American citizens or jurists in their turn, gaze with wonder at our great British democracy expressing itself with plenary powers through a Government and Parliament controlled only by the fluctuating currents of public opinion. British Governments live from day to day only upon the approval of the House of Commons. There is no divorce between the Executive and the Legislature. The ministers, new or old, must be chosen from men and parties which in the aggregate will command a majority in the House of Commons. Parliament can, if it chooses, even prolong its own life beyond the statutory limit. Ministers may at any time advise the King to a sudden dissolution. Yet all classes and all parties have a deep, underlying conviction that these vast, flexible powers will not be abused, that the spirit of our unwritten Constitution will be respected at every stage.
To understand how this faith is justified, how the British people are able to enjoy a real stability of government without a written Constitution, it is necessary to consider the beginning of party politics in Britain. Whigs and Tories were almost equally concerned to assert the authority of Parliament as a check upon the Executive. With the Whigs this was a matter of fundamental principle; with the Tories it was a question of expediency. James II was a Catholic and his efforts to further the cause of his co-religionists alienated the great bulk of the Tory party, who were loyal to the Church of England. Then from the advent of William of Orange to the accession of George III, with a brief interval in the reign of Queen Anne, the Crown could do nothing without the Whigs and the government of the country was predominantly or exclusively in the hands of that party.
The Tories were thus vitally interested in preserving and extending the rights of the parliamentary opposition. In this way a jealous care for constitutional rights came to mark both the great parties of the State. And as to all men the Constitution represented security and freedom, none would consent willingly to any breach of it, even to gain a temporary advantage.
Modern times offer respect for law and constitutional usage. Nothing contributed so much to the collapse of the general strike ten years ago as the declaration by great lawyers that it was illegal. And the right of freedom of speech and publication is extended, under the Constitution, to those who in theory seek to overthrow established institutions by force of arms so long as they do not commit any illegal act.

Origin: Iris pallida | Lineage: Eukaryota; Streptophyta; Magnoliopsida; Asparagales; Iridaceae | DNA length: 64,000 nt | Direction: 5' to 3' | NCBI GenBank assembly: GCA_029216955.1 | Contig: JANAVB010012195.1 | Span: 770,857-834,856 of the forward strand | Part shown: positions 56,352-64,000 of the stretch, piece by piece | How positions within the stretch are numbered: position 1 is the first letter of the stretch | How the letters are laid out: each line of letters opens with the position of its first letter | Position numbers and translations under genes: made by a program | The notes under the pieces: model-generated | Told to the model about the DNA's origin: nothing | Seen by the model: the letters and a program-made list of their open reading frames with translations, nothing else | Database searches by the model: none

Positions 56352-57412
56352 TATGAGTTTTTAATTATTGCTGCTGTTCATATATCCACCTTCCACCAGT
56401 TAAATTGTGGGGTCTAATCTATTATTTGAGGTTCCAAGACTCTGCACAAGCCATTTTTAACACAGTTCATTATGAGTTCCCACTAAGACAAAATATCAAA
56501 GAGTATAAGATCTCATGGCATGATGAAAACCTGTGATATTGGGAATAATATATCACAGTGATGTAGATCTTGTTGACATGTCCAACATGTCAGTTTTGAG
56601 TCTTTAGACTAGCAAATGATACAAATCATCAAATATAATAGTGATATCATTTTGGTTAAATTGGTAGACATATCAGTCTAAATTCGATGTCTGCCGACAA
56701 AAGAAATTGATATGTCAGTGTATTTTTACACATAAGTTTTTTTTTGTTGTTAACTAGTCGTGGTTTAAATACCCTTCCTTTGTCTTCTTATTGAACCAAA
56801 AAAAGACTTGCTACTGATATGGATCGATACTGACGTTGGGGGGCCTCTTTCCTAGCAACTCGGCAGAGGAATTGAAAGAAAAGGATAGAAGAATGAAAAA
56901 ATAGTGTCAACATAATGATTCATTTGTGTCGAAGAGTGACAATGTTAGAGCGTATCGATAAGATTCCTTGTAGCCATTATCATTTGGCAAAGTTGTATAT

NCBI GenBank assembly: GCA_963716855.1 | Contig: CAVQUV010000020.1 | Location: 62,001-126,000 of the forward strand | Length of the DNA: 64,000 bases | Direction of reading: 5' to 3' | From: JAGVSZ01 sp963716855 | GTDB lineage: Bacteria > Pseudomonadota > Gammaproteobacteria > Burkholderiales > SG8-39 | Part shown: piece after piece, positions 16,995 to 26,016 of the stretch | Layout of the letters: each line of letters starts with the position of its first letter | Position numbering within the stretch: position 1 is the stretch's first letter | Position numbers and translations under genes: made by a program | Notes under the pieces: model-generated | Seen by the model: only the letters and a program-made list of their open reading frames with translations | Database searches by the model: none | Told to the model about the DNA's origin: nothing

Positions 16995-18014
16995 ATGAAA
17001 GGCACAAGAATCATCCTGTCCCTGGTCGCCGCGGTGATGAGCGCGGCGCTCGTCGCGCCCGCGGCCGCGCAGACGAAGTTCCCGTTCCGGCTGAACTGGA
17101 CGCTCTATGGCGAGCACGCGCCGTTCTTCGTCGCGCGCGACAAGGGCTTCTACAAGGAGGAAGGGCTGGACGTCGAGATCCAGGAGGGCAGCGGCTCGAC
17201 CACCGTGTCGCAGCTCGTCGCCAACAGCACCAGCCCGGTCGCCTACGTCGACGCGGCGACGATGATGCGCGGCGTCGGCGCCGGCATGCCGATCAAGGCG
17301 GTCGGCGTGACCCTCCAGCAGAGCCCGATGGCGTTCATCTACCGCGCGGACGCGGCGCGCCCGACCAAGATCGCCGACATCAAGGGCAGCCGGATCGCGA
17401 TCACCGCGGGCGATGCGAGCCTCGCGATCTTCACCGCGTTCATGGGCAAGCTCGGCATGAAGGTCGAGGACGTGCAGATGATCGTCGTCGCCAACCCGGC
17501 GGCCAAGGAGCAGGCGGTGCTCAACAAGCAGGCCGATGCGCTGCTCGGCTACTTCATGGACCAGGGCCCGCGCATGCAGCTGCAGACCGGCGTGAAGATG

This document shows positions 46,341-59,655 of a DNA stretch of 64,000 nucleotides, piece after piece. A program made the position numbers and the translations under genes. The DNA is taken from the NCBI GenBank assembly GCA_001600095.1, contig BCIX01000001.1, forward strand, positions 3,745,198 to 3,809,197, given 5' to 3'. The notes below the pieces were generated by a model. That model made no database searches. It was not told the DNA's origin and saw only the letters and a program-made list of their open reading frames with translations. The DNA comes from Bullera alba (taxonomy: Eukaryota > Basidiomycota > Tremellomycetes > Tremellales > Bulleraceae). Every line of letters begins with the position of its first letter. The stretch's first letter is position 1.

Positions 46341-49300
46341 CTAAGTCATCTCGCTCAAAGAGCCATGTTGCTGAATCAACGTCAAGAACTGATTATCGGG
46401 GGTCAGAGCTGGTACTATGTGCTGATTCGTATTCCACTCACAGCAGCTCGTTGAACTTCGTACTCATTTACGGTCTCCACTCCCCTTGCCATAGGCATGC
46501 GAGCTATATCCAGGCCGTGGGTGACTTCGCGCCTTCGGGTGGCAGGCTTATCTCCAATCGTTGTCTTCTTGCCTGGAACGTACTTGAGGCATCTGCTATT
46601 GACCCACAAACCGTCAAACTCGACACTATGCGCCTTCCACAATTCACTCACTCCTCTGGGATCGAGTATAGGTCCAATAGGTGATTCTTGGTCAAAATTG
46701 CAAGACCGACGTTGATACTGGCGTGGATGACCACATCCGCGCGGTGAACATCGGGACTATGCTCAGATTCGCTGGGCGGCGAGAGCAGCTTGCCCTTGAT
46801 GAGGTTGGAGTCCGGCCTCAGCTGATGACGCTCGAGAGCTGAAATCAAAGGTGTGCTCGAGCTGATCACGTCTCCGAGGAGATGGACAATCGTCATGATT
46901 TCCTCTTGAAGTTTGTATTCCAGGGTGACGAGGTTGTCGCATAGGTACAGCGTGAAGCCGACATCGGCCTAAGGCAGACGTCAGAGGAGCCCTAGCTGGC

Another factor making for stability is our permanent civil service. Governments come and go; parliamentary majorities fluctuate; but the civil servants remain. To new and inexperienced ministers they are ‘guides, philosophers and friends’. Themselves untouched by the vicissitudes of party fortunes, they impart to the business of administration a real continuity.
On the whole, too, popular opinion acts as a guardian of the unwritten Constitution. Public chastisement would speedily overtake any minister, however powerful, who fell below the accepted standards of fair play or who descended to trickwork or dodgery.
When one considers the immense size of the United States and the extraordinary contrasts of climate and character which differentiate the forty-eight sovereign states of the American Union, as well as the inevitable conflict of interests between North and South and between East and West, it would seem that the participants of so vast a federation have the right to effectual guarantees upon the fundamental laws, and that these should not be easily changed to suit a particular emergency or fraction of the country.
The founders of the Union, although its corpus was then so much smaller, realized this with profound conviction. They did not think it possible to entrust legislation for so diverse a community and enormous an area to a simple majority. They were as well acquainted with the follies and intolerance of parliaments as with the oppression of princes. ‘To control the powers and conduct of the legislature,’ said a leading member of the Convention of 1787, ‘by an overruling constitution was an improvement in the science and practice of government reserved to the American States.’